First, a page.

Food Crisis Under The Spotlight
By Joyce Mulama
19 February, 2009
Inter Press Service
NAIROBI, Feb 18 (IPS) - Worldwide demand for food is expected to grow steadily over the next 40 years, but 25 percent of the world's food production may be lost to 'environmental breakdowns' by 2050 unless urgent action is taken.
This is the message in a document presented to environment ministers from more than 140 countries meeting in Nairobi, Kenya under the auspices of the United Nations Environmental Programme Governing Council to discuss climate change and other environmental challenges.
The document, titled "The Environmental Food Crisis: The Environment's Role in Averting Future Food Crises" calls for an increase in food production to meet the needs of an estimated 2.7 billion more people.
"Elevated food prices have had dramatic impact on the lives and livelihoods, including increased infant and child mortality, of those already undernourished or living in poverty and spending 70-80 percent of their daily income on food," it reads.
The UNEP meeting comes as the host country Kenya is engulfed in a severe food crisis with up to 10 million people facing starvation due to poor rainfall and high fertiliser prices among other things.
Kenya's policies were criticised for failing to address the problem by developing systems geared at improving food production. "Kenya should be one of the countries rethinking how agriculture production systems should be improved. Kenya should not be facing food shortage. It needs to be able to feed itself not only today but in years to come even when population increases," Achim Steiner, UNEP executive director said.
Maize flour, the staple food in Kenya, is now retailing at about 80 U.S. cents a kilogramme, way too high for a country where half the population lives on less than a dollar day. A year ago, maize cost the equivalent of 30 cents a kilo.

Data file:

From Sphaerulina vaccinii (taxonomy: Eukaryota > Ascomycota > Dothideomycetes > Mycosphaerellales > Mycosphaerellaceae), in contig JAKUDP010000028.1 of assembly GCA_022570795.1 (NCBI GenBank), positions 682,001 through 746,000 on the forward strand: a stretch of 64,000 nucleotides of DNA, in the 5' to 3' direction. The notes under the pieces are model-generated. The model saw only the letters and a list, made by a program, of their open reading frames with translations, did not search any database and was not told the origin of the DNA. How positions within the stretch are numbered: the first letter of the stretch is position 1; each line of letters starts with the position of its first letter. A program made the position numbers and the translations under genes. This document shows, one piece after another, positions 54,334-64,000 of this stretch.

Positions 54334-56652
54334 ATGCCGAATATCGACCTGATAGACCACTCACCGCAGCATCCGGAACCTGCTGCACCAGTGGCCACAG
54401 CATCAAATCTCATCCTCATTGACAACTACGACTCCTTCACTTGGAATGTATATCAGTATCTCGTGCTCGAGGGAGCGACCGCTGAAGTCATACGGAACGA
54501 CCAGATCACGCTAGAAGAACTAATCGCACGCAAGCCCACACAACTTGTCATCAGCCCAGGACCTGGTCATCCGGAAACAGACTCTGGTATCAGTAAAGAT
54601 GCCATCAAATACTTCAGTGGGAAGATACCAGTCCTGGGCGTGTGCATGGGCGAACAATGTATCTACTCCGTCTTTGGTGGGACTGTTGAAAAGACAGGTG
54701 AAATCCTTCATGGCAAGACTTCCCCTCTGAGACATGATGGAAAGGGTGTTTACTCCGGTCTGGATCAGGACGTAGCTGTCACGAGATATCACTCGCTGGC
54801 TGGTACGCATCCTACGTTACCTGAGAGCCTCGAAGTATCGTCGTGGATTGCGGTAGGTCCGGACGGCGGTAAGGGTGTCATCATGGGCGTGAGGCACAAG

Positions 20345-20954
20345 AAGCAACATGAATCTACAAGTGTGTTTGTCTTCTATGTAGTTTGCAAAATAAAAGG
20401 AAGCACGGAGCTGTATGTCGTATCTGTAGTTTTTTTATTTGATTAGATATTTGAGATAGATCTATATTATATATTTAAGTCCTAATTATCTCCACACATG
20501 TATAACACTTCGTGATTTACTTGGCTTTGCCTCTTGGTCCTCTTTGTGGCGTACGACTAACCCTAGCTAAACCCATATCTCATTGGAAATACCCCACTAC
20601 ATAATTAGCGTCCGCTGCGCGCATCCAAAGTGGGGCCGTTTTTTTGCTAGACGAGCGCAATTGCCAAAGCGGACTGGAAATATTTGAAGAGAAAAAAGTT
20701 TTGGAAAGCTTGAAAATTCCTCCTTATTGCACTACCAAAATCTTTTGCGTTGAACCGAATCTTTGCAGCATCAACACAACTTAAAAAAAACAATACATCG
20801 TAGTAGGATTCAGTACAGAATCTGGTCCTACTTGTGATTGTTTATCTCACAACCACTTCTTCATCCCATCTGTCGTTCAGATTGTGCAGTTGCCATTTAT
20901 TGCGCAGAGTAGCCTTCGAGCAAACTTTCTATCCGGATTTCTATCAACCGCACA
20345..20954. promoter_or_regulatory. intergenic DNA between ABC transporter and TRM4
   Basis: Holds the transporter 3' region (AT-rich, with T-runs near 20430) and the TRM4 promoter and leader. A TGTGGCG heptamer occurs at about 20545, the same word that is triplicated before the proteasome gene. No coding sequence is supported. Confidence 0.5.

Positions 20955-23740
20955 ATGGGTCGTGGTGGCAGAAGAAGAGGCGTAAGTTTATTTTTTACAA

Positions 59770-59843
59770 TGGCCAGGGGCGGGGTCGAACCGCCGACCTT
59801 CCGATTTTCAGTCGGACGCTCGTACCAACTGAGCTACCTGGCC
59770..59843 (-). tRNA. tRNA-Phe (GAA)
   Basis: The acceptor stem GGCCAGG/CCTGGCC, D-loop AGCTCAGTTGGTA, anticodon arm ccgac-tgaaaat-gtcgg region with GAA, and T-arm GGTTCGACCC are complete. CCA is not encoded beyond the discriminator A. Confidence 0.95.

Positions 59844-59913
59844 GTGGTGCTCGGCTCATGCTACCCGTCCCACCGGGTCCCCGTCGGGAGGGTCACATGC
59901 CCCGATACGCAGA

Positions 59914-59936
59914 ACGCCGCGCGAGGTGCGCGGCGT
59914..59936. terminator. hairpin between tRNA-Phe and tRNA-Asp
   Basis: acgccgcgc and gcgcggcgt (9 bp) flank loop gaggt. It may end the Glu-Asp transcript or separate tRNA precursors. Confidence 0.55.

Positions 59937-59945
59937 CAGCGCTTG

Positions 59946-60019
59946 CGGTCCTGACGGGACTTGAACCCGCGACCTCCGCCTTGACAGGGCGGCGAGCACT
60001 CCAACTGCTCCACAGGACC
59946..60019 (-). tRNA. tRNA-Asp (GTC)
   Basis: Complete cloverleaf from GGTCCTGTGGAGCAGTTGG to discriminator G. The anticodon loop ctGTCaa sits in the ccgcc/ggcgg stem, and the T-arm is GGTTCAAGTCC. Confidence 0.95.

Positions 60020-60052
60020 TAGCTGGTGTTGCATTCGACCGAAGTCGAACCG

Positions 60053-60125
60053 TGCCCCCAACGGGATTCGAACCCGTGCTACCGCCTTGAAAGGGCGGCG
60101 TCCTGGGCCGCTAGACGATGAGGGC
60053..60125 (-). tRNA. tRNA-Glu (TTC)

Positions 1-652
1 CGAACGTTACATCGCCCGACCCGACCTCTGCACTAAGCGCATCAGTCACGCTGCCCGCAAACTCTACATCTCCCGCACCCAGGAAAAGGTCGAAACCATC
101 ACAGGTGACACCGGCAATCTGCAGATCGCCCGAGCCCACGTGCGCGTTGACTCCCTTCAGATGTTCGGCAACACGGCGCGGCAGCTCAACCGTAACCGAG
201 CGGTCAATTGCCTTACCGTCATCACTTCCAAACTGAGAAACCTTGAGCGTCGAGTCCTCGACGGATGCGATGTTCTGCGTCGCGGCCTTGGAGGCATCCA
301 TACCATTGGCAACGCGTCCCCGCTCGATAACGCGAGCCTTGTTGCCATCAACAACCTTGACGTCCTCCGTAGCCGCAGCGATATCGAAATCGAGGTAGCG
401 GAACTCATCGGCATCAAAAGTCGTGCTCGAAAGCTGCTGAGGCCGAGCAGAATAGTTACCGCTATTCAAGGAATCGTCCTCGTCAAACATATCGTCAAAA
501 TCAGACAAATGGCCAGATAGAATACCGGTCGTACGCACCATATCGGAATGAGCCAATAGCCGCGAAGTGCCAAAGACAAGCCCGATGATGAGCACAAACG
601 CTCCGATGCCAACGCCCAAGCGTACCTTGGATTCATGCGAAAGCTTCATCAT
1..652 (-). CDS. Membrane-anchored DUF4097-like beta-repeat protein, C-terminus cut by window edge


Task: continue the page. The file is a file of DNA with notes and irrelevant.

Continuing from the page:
Similarly steep price hikes led to riots in in Cameroon in February 2008, when protesters outraged by high food prices took to the streets demanding huge cuts in prices. The unrest was the worst in 15 years in the central African country.
"People could not understand how a country which was previously food sufficient could suddenly be food insufficient, with high prices on basic food commodities," Mary Fosi, a senior official in the country's environment ministry told the meeting.
"The main problem is that mechanised agriculture in the country is very small. There is need to focus on advanced agricultural systems that will increase food production," she noted.
It emerges that lack of investment in agricultural development, including modern technology and machinery has played a role in reducing yields in Africa, where most farmers still use the hand hoe to till land. Critics contend that for the continent to achieve food security, it needs to move from the idea of carrying hoes and machetes to the farm and embrace a new era of technology-driven agriculture.
But authorities are on the defensive, saying governments cannot afford to invest in new technologies and machinery just yet. "The technology is there; it is not that we do not want it, but our economies are poor," Bonaventure Baya, director of Tanzania's National Environment Management Council told IPS at the meeting.
According to Baya, immediate measures to achieve food security must include educating farmers to diversify and plant alternative crops that are resistant to changing climatic conditions. This, he says, will also help conserve the environment. "Intensive land cultivation and growing of the same crop over a long period of time degrades the soil. Increasing food production and security must take into account protection of the environment, including the soil," he observed.
As the meeting considers ways of increasing food production, farmers think they have the answer - government subsidies.
Peter Andenje is one such farmer. As chairman of the Association of Small Scale Maize Growers in Kitale, western Kenya, he says the government needs to subsidise fertilisers and high-yielding seeds which are critical in getting increased harvests.
"Many farmers cannot afford the high cost of fertilisers and seeds; some are now growing the plant without applying fertilisers. This has resulted in to very low yields. Some have abandoned growing the crop because of the high cost of inputs," he said in an interview with IPS.
The UNEP document launched at the Nairobi meeting cites the issue of providing subsidies to farmers as a crucial safety net in achieving increased food production and security.
But subsidies for African farmers have been vehemently opposed by donors and remain a contentious issue at international trade talks. "What we must not do is neglect the fact that we have an environmental crisis unfolding in the agricultural production sectors and we must tackle that alongside the trade agenda, not one after the other because we are running out of time for both," Steiner stated.
"This is a reasonable, fair and appropriate measure now that we are facing the challenge of sustainability in agriculture production."
Copyright © 2009 IPS-Inter Press Service.